Not all the things we want turn out to be good for us. Although some fulfilled wishes cause no harm, they may still interfere with our getting that which is best for us.
All of us deserve food, drink, shelter, and clothing, but too much of a good thing may contribute to unhappiness. Too much wealth, for example, can prevent us from acquiring those things that lead to happiness, those things that are good for the soul--honesty, loyalty, trust, knowledge, wisdom, generosity, self-control, skill, friendship, and love.
- Happy people understand that comparisons with others spoil their happiness either by producing envy or pride. They realize that there always will be others who have more. There will always will be others who have less. The happiest people don't care. They measure themselves by their internal yardstick.
- Materialism poisons happiness. Rich materialists—because they always want "just a little more"— aren’t as happy as those who care less about getting and spending. The happiest people do not wear themselves out to get rich, but to the contrary, have the wisdom to show restraint in their pursuits.
- There also appears to be a "set point" for happiness. Some people have more grumpy genes, others have more cheerful genes. People can improve or hinder genetic endowments but they aren’t likely to make vast changes in their set point. Happy people learn to accept their genetic condition better than the unhappy.
- Health has little to do with happiness. Until one becomes severely ill, happiness seems unaffected by health. Healthy people because they take their health for granted experience no special happiness from their robustness, while hypochondriacs receive masochistic type "happiness" from their misery.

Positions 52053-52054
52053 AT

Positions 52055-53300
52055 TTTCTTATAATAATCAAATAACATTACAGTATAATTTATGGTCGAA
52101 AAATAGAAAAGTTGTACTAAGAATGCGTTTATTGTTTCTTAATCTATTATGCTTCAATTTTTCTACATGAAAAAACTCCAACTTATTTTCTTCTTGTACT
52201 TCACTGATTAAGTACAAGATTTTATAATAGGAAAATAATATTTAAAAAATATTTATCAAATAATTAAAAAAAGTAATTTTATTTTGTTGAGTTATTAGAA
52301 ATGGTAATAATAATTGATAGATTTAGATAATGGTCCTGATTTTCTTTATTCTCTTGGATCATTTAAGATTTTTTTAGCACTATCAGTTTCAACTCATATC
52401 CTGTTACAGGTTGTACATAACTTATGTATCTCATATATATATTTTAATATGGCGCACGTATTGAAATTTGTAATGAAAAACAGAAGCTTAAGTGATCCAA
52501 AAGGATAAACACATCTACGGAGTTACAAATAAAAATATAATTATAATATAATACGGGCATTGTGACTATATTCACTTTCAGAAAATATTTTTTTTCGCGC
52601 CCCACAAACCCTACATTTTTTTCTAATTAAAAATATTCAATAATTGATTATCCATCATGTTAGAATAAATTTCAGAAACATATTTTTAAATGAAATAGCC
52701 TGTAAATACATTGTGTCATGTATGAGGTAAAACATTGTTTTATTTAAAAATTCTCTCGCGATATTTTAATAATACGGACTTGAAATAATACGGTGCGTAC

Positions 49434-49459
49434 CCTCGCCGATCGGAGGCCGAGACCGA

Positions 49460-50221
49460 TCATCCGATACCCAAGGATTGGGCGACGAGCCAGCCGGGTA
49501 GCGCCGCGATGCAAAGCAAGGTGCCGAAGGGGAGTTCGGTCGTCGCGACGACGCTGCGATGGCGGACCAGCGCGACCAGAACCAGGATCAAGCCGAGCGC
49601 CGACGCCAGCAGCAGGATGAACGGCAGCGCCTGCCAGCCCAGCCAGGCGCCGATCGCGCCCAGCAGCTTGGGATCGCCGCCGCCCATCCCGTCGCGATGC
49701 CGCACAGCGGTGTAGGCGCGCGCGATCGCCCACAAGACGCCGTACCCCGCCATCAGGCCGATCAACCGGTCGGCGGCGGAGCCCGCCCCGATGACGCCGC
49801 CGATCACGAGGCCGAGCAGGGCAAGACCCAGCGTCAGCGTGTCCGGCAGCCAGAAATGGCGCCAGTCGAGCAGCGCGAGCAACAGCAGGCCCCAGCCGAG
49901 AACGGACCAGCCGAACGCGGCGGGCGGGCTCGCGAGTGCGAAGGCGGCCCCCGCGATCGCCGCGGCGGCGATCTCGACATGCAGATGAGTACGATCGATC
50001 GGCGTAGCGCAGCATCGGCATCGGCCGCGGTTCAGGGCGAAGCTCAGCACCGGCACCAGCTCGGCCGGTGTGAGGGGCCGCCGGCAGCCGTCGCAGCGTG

- Happiness occurs most often when people become so engaged in absorbing activities that they lose track of time. This concentrated captivation—known as "flow" by those who study this phenomenon—brings intense satisfaction. Flow can occur with the simplest to the most complex of tasks. Writing, playing basketball, working a jigsaw puzzle, playing with the children, or doing heart surgery—can contribute to a life of great satisfaction. It’s the joyful concentration on the activity that counts, not the task itself.
- Because people feel happiest when they are doing what they do best, flow stretches someone without going beyond their capacity for achievement. Everyone has unique strengths. The happiest use them. Likewise the happiest people don't try to push themselves too far beyond their capabilities.
- Gratitude—even for the smallest pleasures—enhances happiness. Learning to savor the present moment and talking and writing about those things that produce appreciation improves the happiness factor.
- Forgiveness is the trait most strongly linked to happiness while its antithesis, resentment, destroys happiness more than any other emotion. Those who cause resentment may be spiritually sick. Happy people ask God to help them show the same tolerance, compassion, empathy and patience to those who have harmed them as they would a sick friend.
Moreover, when God gives any man wealth and possessions, and enables him to enjoy them, to accept his lot and be happy in his work—this is a gift of God. He seldom reflects on the days of his life, because God keeps him occupied with gladness of heart.
Ecclesiastes 5: 19-20